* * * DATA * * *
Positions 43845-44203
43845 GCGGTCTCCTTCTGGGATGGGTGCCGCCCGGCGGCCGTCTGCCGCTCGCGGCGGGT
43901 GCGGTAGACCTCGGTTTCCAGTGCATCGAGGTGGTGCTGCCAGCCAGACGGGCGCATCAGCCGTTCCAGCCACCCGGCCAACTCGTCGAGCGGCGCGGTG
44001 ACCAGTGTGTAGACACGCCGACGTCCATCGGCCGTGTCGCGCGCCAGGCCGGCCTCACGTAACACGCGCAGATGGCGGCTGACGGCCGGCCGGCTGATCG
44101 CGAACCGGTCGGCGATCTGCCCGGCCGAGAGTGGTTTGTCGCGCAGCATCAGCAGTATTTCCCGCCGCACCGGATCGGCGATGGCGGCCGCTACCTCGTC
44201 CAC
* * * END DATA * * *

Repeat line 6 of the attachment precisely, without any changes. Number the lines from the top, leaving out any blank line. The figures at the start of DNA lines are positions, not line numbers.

44201 CAC